Hope Star from Hope, Arkansas on November 19, 1937 · Page 3
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Hope Star from Hope, Arkansas · Page 3

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Hope, Arkansas
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Friday, November 19, 1937
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Page 3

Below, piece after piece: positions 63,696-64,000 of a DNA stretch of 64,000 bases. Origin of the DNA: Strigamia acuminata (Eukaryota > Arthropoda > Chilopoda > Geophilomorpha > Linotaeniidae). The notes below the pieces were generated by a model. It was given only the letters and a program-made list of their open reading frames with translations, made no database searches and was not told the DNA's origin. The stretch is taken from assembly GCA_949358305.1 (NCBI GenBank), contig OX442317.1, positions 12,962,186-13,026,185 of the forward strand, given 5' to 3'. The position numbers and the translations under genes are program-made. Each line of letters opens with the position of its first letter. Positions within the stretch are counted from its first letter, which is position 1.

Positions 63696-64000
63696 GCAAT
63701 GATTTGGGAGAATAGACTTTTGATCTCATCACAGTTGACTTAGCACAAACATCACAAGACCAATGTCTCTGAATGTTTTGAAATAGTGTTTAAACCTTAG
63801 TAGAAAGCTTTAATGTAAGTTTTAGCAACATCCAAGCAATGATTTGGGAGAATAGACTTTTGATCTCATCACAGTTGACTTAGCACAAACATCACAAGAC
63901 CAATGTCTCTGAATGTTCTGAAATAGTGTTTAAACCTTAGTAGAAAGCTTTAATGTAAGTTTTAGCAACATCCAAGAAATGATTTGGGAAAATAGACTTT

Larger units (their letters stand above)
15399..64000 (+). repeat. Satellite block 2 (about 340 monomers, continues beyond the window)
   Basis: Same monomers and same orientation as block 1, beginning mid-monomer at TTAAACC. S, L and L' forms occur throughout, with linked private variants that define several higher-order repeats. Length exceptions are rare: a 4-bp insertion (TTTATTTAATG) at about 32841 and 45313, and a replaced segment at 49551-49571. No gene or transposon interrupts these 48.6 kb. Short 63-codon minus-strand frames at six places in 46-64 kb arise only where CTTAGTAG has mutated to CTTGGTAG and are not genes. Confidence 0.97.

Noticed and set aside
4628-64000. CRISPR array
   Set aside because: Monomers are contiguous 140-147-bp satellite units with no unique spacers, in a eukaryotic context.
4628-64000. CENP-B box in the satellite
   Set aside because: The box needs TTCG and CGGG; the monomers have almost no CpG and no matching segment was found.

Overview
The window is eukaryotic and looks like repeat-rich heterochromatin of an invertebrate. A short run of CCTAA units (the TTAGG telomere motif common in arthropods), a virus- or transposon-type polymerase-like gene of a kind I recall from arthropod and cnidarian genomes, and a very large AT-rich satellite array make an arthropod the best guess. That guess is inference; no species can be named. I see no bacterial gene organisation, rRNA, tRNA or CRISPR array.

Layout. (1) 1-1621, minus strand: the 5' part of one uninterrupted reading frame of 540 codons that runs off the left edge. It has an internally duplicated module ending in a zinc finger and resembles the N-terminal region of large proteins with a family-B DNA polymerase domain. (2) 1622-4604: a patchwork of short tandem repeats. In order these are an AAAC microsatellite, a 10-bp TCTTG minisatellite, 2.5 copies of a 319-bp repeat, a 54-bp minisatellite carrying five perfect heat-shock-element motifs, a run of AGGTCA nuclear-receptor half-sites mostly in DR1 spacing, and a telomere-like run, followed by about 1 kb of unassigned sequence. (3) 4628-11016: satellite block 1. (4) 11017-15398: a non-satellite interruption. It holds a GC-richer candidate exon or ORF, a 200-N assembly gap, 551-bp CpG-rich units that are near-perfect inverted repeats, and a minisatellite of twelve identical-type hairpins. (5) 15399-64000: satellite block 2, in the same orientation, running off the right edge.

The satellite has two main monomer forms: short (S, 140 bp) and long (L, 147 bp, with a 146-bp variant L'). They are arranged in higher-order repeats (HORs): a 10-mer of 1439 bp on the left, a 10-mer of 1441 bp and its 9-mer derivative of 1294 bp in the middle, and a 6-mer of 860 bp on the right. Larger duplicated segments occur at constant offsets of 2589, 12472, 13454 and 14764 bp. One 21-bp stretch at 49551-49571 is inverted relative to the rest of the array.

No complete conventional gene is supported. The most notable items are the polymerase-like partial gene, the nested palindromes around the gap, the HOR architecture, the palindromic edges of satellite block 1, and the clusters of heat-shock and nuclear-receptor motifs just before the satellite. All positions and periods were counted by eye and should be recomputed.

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y, November 19,1937 HOPE STAR, HOPE, ARKANSAS wa We dream of roses wo shall find Some day by some fair garden wall. We dream of paths thai some day must Fulfil! (he ([licsl, Ihe wanderlust That slumbers in us all. A rose Hint grows without a thorn We dream to find -tomorrow morn! Then memory like a restless ghost Goes back to nisos climbing through Atrellis by n garden dour Which we may enter never more. Where velvet Iny the dew. 'Ah, you. (he perfect rose," we say, Grew in that garden--yesterday!" And so I wonder when, pcrh»|xs, Someone, sometime, will slop to greet The wondrous beauty of Iho ro.se Which incomplete perfection grows Tills moment at his fret Heaven is his who every hour Shall find and pluck n perfect flower. —Selected. There will be mi Executive board Ticcliiit; of the W. M. U. First Baptist •-•huivh, ill 3 o'clock Monday afternoon it the church. y"\__ Mr. ami Mrs. VVilli;nii Hubert Finch- ,'r of Hoi'ky Mound iinnnum-c the nr- rival of a little son, J.-unes William, Thursday, November IS. — —{~\ -—. Miss Claudia Whitworth left Friday morning for Foil Worth. Texas, where 'she will be the »;uest of Miss M:try Jo Brady of Texas Christian University ind :illend the festivities connected .vith Ihe T. C. U.-Ilice football game »> Saturday. -O- Tho Service elass of the First Chrisian Sunday school, Mrs. J.-F. I'orler- ield teacher, entertained at a very Iclighlful pot luck supper Thursday .woning. at the attractive now home >f Mr. and Mrs, P. L. HoUig »u West Avenue B C,,|< .-fid flowers added heir beauty In the moms' where games ind group .singing featured the enter- aininent. Mrs. Rettii! as class presi- lent was presented with a modern- slic lamp ami fern stanil. About twen- y-five members were present. ~O- Mrs. M. S. Bates has relumed from jilllc Hod; when- she attended the •2nd annual .se.srioii of the Order of Eastern Star. Mrs. Kates was appoint- —Yes sir! RICH T— B l ft DOUBLE I \8 PROGRAM —admitted for the price of— FONITE & SATURDAY TOM TYLER "CHEYENNE RIDES AGAIN" I —Serial— "Jungle menace" Porky Cartoon —and— Glenda Farrell "Adventurous Blonde" —ENDS— "2nd HONEYMOON" SATURDAY BIG 12 DOUBLE SHOW —admitted for the price of— Com' on ... Let's Go! JACK RANDALL "RIDERS OF THE DAWN" -Serial— "Wild West Days" Cartoon —and— JEAN PARKER "LIFE BEGINS WITH LOVE" SUN. & MON. 2 Shows Daily PAUL —and— Luise Reiner (U) SiMAKTI.Y U 1510 WAliM IN A Printzess Sport Coats L A D I E S' Specialty Shop pd Deputy Grand Lecturer of District No, 8. She will make an efficient instructor, and the Hope chapter Is very proud of the compliment extended to one of its members. The Junior-Senior High P. T. A. held Its November meeting at 3 o'clock Thursday afternoon at the high school, with a splendid attendance. The president, Mrs. C. D. Lester presided over (lie business period, and gave a report of the Arkansas P. T. A. congress meeting in Pine Bluff. Mrs. C, B. Presley, program chairman introduced Mrs. E. F. McFaddin, who read the national president's message. Followed by Miss Beryl Henry, city school superintendent, w |,o gave a talk on "What Our Public Schools Ary Trying to Do Through Administration and Organization, closing the program. CHIJKCHES! (tAHKKTT MKMORIAI, BAPTIST Jlollls A. Turtle, Pastor You can not afford to miss the great lesson on "Christian Workers" offered in our Sunday School this Lords' day. We urge all our members to study this lesson prayerfully and come to the church Sunday morning prepared to discuss it. Visitors are always welcome to our services. We arc to have wilh us Sunday Bro, Serai Bishop who will preach at 11 a. m. and 7:30 p. m. Come and hoar Brother Bishop in both services. B. Y. P. T. C. will meet nt 6:30 p. m. You nre invited to come worship with our young people. FIRST I'KKSBVTEIUAN CHURCH Thomas Brewstcr, Minister Sunday school at 9:45 a. m. with cliiKcs for all age groups. Morning Service 10:55 o'clock. Vesper Service at 5 p. m. Young Peoples Meeting at G p. m. Auxiliary meeting Monday 3 p. m. Mid-week service Wednesday at 7:1)0 p. m. You are assured a cordial welcome ;it any or all of tlie.se activities. FIRST MKTIIOmST Fred |{. Harrison, Pastor Due to Ihe cooperation of the membership, and ;i fine spirit manifested by members of other churches, and the deeply spiritual tone, Riven by the speakers ihe Little Rock Conference was acclaimed a decided success. tunday^ begins a new conference year, and the pastor sincerely expresses his job in being returned for his fourth year. Let there bo no let-down Sunday. Let there be a larger attendance at all the services as the result of the inspiration of Uie conference session. '"What the Conference Meant" will be the .subject of the morning sermon. "Keeping the Fires Burning" will be the subject of the sermon at 7:30 o'clock. The church school will meet nl 10 a. m. nnd the young people and intermediate leagues will meet at 6:45 p. in. FIRST CHRISTIAN V. A. Hammond, Pastor Thanksgiving Day is just around the corner. And we can make Supt. Donald Moore thankful by being in our Sunday school c)a.ss on lime Sunday morning. The school begins its .session promptly at B:'iS. The pastor will speak Sunday morning on the subject "First Tilings First." If you were to sit down today to make out n list of the things for which you should thank God, what would you put at the head of the list? Ju.st winch areas of your life are the PAGE THREE Parisian From Toe to Head Duchess of Windsor Adds to Wardrobe workers, Paul lays stress uj»n ihe same thing In a different fiftife, the figur of the building ot the house in which the master builder makes the plan and lays the foundation, but in which the strength arid beauty of the structure depend upon every man's work. Paul had a keen sense of judgment There was a proving and a testing time for every man's work. Even good in- lenlion.s and sincerity were not enough. A man might be saved by his faith and good intentions, but if he built wenkly or unsoundly, his work would bo destroyed. How important 11 is that we should consider this. The fear of judgment, the hostility to criticism, are deep in the mind and attitude of many people. But the true workman wants his work to be judged. He resents the criticism of the incompetent and the ignorant, but he values above all else the approval of the intelligent critic, or some clear judgment that shows him wherein he may have failed or come short of the ideal. Christian work.In this respect Is no different from other work. Christian workers are tested by the same standards of competency and spiritual efficiency. There is no unusual law that protects men and women in the exercise of religious life and labor. If they sow sparingly they will reap sparingly. If they sow poor seed, they will reap a poor crop or no crop at all. If they sow in unrepared soil, there will be little yield, or the weeds wilt spring up and choke the grain. For all in Christian work, as in all other work, it is written, "Be not deceived; God is not mocked: for whatsoever a man soweth, that shall he also" reap," But there is no need either of poor seed or of poor sowing. To the Christian worker there opens up a wide field of opportunity, and to all those comes Paul's great appeal, "As we have opportunity, let us work that which is good toward all men, and especially toward them that are of the household of the faith." After she hud picked frocks and coats galore, the Duchess of Windsor extended her Paris shopping tour to tlic millinery and liootcry establishments Mini came nwny with the items sketched above, only a few of those featured in Hit- November 15 issue of Vogue. Above nre two of iiuin.v off-llic-face Su/.y models she chose—n black suede hal «-ltli pelalled brim, lop. shown in front and profile views; and a dine felt trimmed with red (jrosBrnin. llifjlit: shoes from Georgette— lop to hottom, brown crocodile oxford, evening sandal of red crepe with lattice vamp, navy blue crocodile oxford, and brown box calf sports boot with high tongue. most important to you? Business? Komc? Clubs? Religion? Come hear .ho sermon. The evening services of one hour bo- gin nt 7:30 has for its sermon theme 'Costly Living but Cheap Religion." There came a time in David's life when he harl leisure to look around Kim and take stock of his accomplishments, and to his surprise he discovered that he had been doing most of his building for himself. It was then that he called Nathan the prophet and said to him: "See now. I dwell in a house of cedar, but the ark of God dwcllcth in curtains." If we continue to give our religion the "leavings" of our time, our talent, our strength, then our religion will become the thing "left." If it is given a just share of our "best" it will rear itself as the most exalted presence in our lives. Christ yearns in the Now for disciples who will follow David in bravely measuring life. The church today needs more tithes and fewer drives; more action and less faction; more workers and fewer shirkers; more backers and fewer slackers; more playing and less straying; more of God's plans and less of man's; more divine power and less human "powwow:" more burden- bearers and fewer tale-bearers. You'll be welcome at every service here Sunday. Weekly Sunday School Lesson By WM. E. GILROV, D. D. Editor of Advance Winter Skating romances bring n reversal in the usual form of courtship. The girl has to break the ice. Christian Workers Text: I Corinthians 3:10-15; Oalatians Ii:6-I0 • K - . - -- • .-__ ;~ In the great work of building the house of faith and the Kingdom, of God, the ordained minister is no more important than the ordinary church member. It might be said, in fact, that the ministry depends for its strength and power" upon the church of which tlic minister is n part. Paul, who valued very highly his upnstloship, mid who was in some respects very insistent upon his place and status, recogni/.cil this importance of the individual church member. "We are members one wilh another," be wrote, anil be pictured the church through the .symbol of Ihcbody, in which every member had its proper function, and in which even the lowliest <irg.'iii had as essential a part in a well-working organism a.s the most important organ. The nciiu could not say to the hand or foot. "I have no need of tbee." The strength of Ihe body was in the compactness I hat every joint and part supplied. Here in this lesson upon Christian LAST DAY—7 and 9 p. m. "Bull Dog Drummond At Bay" Plus—"Singing Bandit" Stranger Than Fiction Oswald Cartoon SATURDAY ONLY It's A Pleasure As an independent operator to offer Ihe lirst .show in Hope— SATURDAY, NOV. 20th 11 a. m. to H p. m. JOHN WAYNE "The Oregon Trail" No. 7 "The Painted Stallion" Also Cartoon Usual Prices SUN/MON.TUBS. Creating a bombshell with Ills fists. JAMES CAONEY A sensation with Ms list —in— "SOMETHING TO SING ABOUT" All Shows lO-8Qc SALE FUR TRIMMED COATS 9 .72 $12.95 VALUES Ride the top of the c-uld wave in a fur trimmed coat—at ',1 less than usual—Thanksgiving will see you in one of these real values if you sec them before your neighbor docs—-Siy.es 12 to 40. A final clean up of our fur trinuiiutl stock—be First! ANY FUR TRIMMED COAT IN THE STOKE $19.95 COATS $14.97 $29.95 COATS $22.4? DUGGAR'S Ladies Ready-to-Wear—SHOES 111 West Second An exploring party back from the jungles brings a new vegetable which has the loading cooks puzzled. They don't know what to make of it. Authorities disagree as to why men have to sleep. Sometimes it's just to get away from aulhorities who disagree. Johnny Woissmuller, Tarzan jungle yeller, speaks for frist time in new movie role. When the fundamentalists heaer of this, he may also be cast in a new evolution case. With Hempstead Home Agent Fall Vegetables With fall vegetables still being gath-' ered from the garden, Hempstead county home demonstration club members are already making plans for next spring's plantings. Plowing the garden plot at this time of year will increase yields and reduce disease and insect troubles, says P. T. Ecton, extension horticulturist, University of Arkansas College of Agriculture. He recommends turning under all weed growth.or fall plants, as they will furnish needed humus to the soil. After the ground has mellowed all winter, in the spring it is necessary to merely stir the soil, place 'the fertilizer, and sow the seed or set the plants. Trash in the fence comers and ditches furnishes a host for many diseases and insects during the winter time, and should be cleaned out, the horticulturist points out. Oats, wheat, or rye planted as a winter cover crop will control washing and improve the soil, as well as furnish a green crop for chickens, he adds. Even tin cans and corn husks will contribute to the gaiety of the Christmas trees in many Hempstead county homes. Gifts can be made to do more than their share in the merry making if they are packaged and wrapped in an unusual and attractive Way. Grown breads and puddings can be cooked in tin cans which will serve later as the gift containers. Number two tin cans or baking powder cans arc nice for this type ofgift. If tin cans arc ased, the lop should be cut with a can opener to leave only the smooth roll edge. Suggestions for decorating the cans are given by Miss Sybil D. Bates, extension specialist in home industries, University of Arkansas College of Agriculture. After the puddings and breads are baked, remove them from the cans. Wash the cans and decorate with enamel in any color desired or lacquer with metallic paint in gold, silver, red or green. If baking powder cans are used, punch two holes in the lid through which ribbon can be run to tie a decorative bow on lop, with a twig of holly or a small branch of pine wilh cones. Fruit cake baked in pound coffee cans makes excellent gifts and the cans may be decorated in the same way. The coffee boxes and small boxes one can pick up from the grocery store are useful in making containers for all sorts of confections. Miss Bates suggests an Interesting container for confections can be made from a gourd. Select a large sized gourd. Cut the neck off, making an opening, scoup out the inside and clean thoroughly. Drill four holes on opposite sides of the neck through which to insert a cord that holds the lop in place. These gourds may be decorated with paint or left the natural color. Instead of cutting the neck, the opening can be cut on the side drilling the holes through which the cord can be inserted. For gifts of jelly, marmalades, Vyncn a girl wins prizes for her bread Some man is sure to lose his head ABOUT HER PILLSBURY'S BEST THE "BALANCED" FLOUR—MAKES GOOD BAKING BETTER pickles and canned meat, fruit and vegetables, nothing makes ft rfwrfe ak tractive container than a splint oSlfe basket In the old-fashioned rartoft shape. Place the jars in the basket and make them secure by filling 1 the space with green pine straw. The caps of the jars can be covered With red cellophane. A red cellophane b*» through which has been inserted a pine twig with several cones is tied to the handle of the basket. Large husks taken from ears of corn make attractive containers fot popcorn. The corn is packed in small cellophane bags that will fit in the husks in place of the ear of cofn. The package can be tied with a red ot green ribbon and ornamented with a spring of holly, Miss Bates suggest*. •«• » • Happy people never make great mu« sicians.—Agnes Clune Quinlan, delphia pianist. $16.95 DRESSES FOB $4.98 The Gift Shop PHONE 252 Look Lovely For THANKSGIVING The prettiest gown can be ruined in effect, by straggly or old fashioned hair dress. I Call us today for an appointment. Hcrloise Miller Carmen Cooper Alice Harrington •Cathrine Brown Call 86 for an appointment ' Sibyl's Beauty Shop Phone 86 BaL Cox Drug Co. HERLOISE MILLER, Mgr. with a smoker when he finds out about Chesterfields > ' Smokers like that Chesterfield TASTE and sure as shootin' they're MILDER \ \" jT^i CJiesterfiel ^i^Bi*^